The Occupational Safety and Health Administration requires that all employees be provided a safe work place by their employer (29 CFR Part 1910, et al – Hazard Communications; Final Rule ). To ensure employee safety, the Material Safety Data Sheet (MSDS) is used to provide information on workplace dangers as well as assist emergency repsonse teams.
the Material Safety Data Sheet (MSDS) is used to provide information on workplace dangers as well as assist emergency response teams.
In this column we review the 16 sections that make up the MSDS (see “Using MSDSs in training programs,” CleanRooms, August 1999, page 14) and how they can impact your company.
Section 1 – Chemical Product and Company Identification. Provides the name of the material and it's manufacturer. Includes a mailing address, fax and phone numbers.
Section 2 – Composition and Ingredients Information. Lists the components that make up the material. Individual components contribute to the hazard of the final mixture. In case of an allergic reaction, it is important to understand each component.
Section 3 – Hazards Identification. Lists the physical appearance of the material and immediate health and environmental hazards the material can create.
Section 4 – First Aid Measures. Describes the actions to be taken if an exposure occurs. Instructions for route of exposure, i.e. inhalation, skin, eye or ingestion must be provided. Instructions need to be simple and direct for the immediate actions, followed by more detail for professional medical assistance.
Section 5 – Fire Fighting Measures. Describes flammable properties in easily understood terms such as flash point, burning characteristics and unusual hazards upon combustion. This information is for both employees and professional fire fighters.
Section 6 – Accidental Release Measures. Contains instructions for emergency response teams and employees about what to do in case of leaks, spills or releases of the material. The purpose is to minimize the impact on people and the environment.
Section 7 – Handling and Storage. Provides information on safe handling techniques. This section would contain statements concerning employee protection, practices which minimize fire and explosion and creating dangerous reactions with other materials.
Section 8 – Exposure Controls and Personal Protection. Contains information on engineering controls to properly control the exposure risk. These controls are described in the containment Hierarchy of Technologies and should be matched with the material exposure limit. Alternate Personal Protective Equipment should also be provided.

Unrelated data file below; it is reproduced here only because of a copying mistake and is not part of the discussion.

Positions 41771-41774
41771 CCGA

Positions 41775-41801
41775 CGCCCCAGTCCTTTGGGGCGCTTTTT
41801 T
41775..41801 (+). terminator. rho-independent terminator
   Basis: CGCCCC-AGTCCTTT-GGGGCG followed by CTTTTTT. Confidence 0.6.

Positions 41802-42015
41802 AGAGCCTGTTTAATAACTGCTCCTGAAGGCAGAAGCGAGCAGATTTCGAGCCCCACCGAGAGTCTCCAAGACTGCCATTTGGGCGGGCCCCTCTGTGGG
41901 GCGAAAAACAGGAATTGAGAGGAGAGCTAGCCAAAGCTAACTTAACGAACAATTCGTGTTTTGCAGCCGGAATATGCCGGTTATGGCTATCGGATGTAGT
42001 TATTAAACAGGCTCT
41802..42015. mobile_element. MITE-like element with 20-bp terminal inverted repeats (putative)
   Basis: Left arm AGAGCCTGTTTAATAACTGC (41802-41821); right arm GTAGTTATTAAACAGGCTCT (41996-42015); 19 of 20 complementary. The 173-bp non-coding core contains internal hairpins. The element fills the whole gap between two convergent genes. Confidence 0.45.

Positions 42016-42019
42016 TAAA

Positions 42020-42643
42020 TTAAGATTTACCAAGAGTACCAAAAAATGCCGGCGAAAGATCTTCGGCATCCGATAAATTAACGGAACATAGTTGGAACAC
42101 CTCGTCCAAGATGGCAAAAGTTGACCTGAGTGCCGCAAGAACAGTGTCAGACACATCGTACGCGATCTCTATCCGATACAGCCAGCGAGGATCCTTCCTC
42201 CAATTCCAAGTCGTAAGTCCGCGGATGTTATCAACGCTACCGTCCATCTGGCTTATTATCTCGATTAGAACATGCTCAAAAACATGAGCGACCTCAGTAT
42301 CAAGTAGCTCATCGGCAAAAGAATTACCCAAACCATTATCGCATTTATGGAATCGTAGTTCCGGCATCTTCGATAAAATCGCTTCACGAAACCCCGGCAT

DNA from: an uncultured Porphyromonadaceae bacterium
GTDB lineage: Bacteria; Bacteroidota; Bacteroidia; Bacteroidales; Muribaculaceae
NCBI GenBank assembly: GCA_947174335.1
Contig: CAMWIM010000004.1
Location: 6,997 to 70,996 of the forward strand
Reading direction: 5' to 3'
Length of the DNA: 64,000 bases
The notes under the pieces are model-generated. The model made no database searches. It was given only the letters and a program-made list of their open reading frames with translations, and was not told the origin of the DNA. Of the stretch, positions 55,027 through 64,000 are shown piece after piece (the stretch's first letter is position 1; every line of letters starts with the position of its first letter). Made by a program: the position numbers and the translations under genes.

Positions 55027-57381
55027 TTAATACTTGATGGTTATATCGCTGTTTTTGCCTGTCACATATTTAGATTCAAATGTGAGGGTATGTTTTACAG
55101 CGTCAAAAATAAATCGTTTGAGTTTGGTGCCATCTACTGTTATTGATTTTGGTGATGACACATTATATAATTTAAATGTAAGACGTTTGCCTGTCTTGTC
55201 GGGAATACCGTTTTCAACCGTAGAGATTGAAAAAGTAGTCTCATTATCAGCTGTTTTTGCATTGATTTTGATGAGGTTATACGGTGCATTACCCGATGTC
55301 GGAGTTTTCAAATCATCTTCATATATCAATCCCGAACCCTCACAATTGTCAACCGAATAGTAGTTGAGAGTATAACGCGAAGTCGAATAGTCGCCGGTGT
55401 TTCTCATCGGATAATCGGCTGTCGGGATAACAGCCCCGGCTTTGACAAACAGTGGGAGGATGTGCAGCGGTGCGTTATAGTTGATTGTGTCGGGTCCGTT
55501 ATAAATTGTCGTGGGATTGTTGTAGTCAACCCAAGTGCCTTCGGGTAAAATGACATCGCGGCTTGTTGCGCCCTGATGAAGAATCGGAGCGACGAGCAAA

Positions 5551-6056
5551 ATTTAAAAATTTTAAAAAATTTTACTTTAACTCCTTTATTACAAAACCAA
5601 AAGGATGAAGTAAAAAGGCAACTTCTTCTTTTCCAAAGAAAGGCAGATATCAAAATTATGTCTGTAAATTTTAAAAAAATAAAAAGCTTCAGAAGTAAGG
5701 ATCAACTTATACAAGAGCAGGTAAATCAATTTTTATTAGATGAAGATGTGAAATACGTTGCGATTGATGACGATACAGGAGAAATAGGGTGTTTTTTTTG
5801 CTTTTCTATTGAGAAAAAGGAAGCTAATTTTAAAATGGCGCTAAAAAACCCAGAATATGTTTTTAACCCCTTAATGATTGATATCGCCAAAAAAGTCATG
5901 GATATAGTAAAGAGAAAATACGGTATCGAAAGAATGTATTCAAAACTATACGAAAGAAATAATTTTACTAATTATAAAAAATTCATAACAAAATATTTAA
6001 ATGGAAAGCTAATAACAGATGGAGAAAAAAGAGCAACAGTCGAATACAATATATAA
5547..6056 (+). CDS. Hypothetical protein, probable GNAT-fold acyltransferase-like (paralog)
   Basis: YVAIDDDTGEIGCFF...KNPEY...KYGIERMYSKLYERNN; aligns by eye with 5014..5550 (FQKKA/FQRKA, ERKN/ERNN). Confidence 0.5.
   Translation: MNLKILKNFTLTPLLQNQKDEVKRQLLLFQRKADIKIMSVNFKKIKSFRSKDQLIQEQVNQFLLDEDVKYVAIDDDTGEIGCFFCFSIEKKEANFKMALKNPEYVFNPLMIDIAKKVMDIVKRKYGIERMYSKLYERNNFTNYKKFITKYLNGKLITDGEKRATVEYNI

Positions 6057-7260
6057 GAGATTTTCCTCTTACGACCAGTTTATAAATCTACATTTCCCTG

Section 9 – Physical and Chemical Properties. Identifies the physical characteristics such as appearance, odor and density. Chemical characteristics such as solubility, pH and vapor pressure should also be included.
Section 10 – Stability and Reactivity. Describes potential reactive hazards required by OSHA. Should include physical conditions to be avoided such as heat or shock.
Section 11 – Toxicological Information. Contains information on toxicity testing and is intended for medical and occupational health professionals.
Section 12 – Ecological Information. Contains information to evaluate impact of exposure to plants and wildlife. The information also can be used to evaluate waste treatment.
Section 13 – Disposal Considerations. Provides information for waste management professional, including classification of materials laws such as RCRA.
Section 14 – Transport Information. Includes basic shipping classifications such as hazard class identification number.
Section 15 – Regulatory Information. Provides information on regulatory status of materials for international, federal and state requirement.
Section 16 – Other Information. Includes additional important information such as label text and cross reference materials.
by Hank Rahe
Hank Rahe is director of technology at Contain-Tech in Indianapolis. He has over 30 years' experience in the healthcare industry.